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Indians on the MoveNative American Mobility and Urbanization in the Twentieth Century$
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Douglas K. Miller

Print publication date: 2019

Print ISBN-13: 9781469651385

Published to North Carolina Scholarship Online: May 2020

DOI: 10.5149/northcarolina/9781469651385.001.0001

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Painting a New Landscape: Native American Mobility in the Twentieth Century

(p.1) Introduction
Indians on the Move

Douglas K. Miller

University of North Carolina Press

Beginning with the socially, economically, and physically confining late-nineteenth-century reservation system, and throughout the twentieth century, Native American peoples practiced mobility and experienced urbanity on their own terms and with their own futures and survival strategies in mind. They did so in pursuit of new social, education, and work opportunities. This is a story that greatly transcends the history of the Bureau of Indian Affairs’ 1950s-60s urban relocation program, which scholars have long cited as the reason why roughly 75 per cent of all Native American people live in urban areas today. More Native people urbanized outside of the program, to more places, and for more reasons than historians have previously emphasized.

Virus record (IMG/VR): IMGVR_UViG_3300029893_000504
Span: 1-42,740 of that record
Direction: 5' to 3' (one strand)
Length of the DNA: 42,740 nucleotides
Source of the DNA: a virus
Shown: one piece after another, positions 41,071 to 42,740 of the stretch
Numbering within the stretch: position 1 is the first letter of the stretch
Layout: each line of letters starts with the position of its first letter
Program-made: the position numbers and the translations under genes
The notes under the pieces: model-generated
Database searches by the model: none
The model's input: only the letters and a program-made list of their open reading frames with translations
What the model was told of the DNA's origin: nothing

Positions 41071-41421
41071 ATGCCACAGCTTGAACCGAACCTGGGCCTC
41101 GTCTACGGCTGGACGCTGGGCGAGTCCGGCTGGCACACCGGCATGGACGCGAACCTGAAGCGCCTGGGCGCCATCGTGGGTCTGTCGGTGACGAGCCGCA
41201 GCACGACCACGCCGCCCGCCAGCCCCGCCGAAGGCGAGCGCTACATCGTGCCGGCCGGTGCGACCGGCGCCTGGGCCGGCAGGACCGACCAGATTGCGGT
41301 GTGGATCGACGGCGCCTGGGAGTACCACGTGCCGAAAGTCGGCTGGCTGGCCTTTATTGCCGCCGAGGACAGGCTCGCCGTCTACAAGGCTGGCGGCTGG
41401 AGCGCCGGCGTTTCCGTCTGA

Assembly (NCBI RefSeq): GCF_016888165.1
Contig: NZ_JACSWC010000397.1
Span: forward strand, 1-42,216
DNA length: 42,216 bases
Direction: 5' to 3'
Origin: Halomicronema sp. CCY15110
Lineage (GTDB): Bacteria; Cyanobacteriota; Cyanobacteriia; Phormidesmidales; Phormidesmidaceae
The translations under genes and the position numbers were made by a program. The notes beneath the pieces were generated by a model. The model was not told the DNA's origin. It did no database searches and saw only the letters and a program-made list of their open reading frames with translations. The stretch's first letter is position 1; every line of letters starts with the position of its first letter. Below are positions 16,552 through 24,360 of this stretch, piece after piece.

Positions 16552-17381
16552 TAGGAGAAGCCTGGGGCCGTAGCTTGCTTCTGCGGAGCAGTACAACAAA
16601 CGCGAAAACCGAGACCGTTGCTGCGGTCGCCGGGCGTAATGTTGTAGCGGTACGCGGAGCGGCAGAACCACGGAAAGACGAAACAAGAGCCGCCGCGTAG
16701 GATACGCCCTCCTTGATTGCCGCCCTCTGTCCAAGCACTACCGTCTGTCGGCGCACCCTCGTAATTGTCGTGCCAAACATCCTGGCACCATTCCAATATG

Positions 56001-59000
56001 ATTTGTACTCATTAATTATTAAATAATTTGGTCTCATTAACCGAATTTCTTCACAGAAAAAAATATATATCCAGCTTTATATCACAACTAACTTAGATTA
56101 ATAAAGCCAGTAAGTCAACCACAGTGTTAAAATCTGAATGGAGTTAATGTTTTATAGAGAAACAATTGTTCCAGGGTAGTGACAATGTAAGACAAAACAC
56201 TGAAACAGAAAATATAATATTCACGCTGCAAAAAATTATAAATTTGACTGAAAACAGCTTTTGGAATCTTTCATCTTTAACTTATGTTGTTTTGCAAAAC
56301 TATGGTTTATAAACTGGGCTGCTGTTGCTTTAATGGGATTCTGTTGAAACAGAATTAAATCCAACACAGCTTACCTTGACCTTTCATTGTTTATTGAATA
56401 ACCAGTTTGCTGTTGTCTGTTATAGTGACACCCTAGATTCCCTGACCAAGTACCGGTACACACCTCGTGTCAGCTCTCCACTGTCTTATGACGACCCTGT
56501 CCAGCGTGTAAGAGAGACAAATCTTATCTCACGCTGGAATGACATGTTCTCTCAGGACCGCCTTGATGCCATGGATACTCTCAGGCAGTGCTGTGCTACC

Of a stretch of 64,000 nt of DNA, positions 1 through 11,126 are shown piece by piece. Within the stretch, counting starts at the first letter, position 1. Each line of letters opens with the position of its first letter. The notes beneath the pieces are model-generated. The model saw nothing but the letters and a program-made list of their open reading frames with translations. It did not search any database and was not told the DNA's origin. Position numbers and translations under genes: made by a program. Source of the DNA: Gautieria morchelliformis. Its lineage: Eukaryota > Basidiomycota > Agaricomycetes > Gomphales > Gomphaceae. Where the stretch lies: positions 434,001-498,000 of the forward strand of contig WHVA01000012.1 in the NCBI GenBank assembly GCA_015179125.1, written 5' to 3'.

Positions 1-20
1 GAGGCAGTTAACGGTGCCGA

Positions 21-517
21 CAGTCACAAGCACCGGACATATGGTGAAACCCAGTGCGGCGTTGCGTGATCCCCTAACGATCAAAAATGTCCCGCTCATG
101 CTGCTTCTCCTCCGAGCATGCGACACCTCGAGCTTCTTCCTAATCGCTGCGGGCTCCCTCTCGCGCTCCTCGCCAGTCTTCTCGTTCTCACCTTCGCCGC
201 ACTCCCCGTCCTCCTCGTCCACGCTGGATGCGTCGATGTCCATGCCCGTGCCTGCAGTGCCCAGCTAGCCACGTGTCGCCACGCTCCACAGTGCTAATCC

Keywords:   Native America, relocation, urbanization, work, swurvival, survivance, settler colonialism, indigeneity

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